Recently, Israeli photographer David Vaaknin shot a story in Jerusalem that answers a question that, I’ll admit, I’ve wondered about from time-to-time: what happens when we run out of room to bury the dead?
In Israel’s capital city, burial plots are in high-demand. According to The Washington Post, there are only a handful of Jewish cemeteries in Jerusalem accepting new arrivals—and plots can cost upwards of $20,000. As a solution, an Israeli burial organization and a construction firm have teamed up to create an underground cemetery, which will house 22,000 crypts and cost $50 million.
To photograph the construction of catacombs for the Washington Post article, David traveled deep underground with the reporters and shot in very low light. The resulting images that accompanied the editorial piece are moody, alluring photos that convey, as David puts it, “the feeling of excavating and building an underground city of the dead in its first stages.”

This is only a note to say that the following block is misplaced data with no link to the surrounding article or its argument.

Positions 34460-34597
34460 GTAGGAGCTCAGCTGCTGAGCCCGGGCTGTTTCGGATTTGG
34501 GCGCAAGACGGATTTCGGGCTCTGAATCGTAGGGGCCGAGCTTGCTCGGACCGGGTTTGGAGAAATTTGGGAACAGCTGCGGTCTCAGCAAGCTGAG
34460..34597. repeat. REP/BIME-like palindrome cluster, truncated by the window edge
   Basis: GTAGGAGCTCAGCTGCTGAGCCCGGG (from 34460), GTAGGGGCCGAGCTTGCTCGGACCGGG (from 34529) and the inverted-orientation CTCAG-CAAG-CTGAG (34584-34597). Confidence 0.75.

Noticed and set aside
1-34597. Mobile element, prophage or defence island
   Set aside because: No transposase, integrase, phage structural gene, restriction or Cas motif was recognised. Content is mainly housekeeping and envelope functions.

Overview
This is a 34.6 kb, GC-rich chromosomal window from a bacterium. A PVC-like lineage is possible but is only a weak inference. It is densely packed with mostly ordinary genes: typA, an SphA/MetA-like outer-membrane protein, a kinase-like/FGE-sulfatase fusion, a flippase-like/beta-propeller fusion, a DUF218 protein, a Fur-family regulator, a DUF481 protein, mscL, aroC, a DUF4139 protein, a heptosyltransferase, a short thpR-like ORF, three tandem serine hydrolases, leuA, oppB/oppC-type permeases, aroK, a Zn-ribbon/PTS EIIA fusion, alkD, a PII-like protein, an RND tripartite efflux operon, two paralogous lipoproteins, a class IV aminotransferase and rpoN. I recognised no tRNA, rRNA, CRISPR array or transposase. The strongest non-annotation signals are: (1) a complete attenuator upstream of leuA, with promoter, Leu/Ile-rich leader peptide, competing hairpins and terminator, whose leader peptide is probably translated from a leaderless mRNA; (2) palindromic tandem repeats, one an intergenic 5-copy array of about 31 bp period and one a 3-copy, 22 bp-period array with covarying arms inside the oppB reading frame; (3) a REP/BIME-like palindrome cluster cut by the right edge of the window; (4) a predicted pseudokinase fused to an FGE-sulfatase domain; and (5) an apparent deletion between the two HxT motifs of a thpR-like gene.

I think the main challenges for me shooting this story were the low light in the tunnels, the relatively short time we had to visit the site (about 30 minutes in the tunnels) and the fact this project is just in its beginning. That being said, I see most challenges of this type as an opportunity to get creative. The tunnel system and graves are supposed to be well-lit and organized, which will probably set a different tone and mood when it will be photographed in the future, so this was an opportunity to show something less organized, more raw and natural.
People in Israel have asked David why a story like this is so interesting to Americans, and why WaPo picked it up for their cover and as a main story on their website’s world section. His answer?
Running out of space for the living and the dead seems to be a global problem, and when you connect it to Jerusalem, which is never boring, you get a story that can interest audiences all over the world.
Check out more of David’s work on his website, dvphoto.net.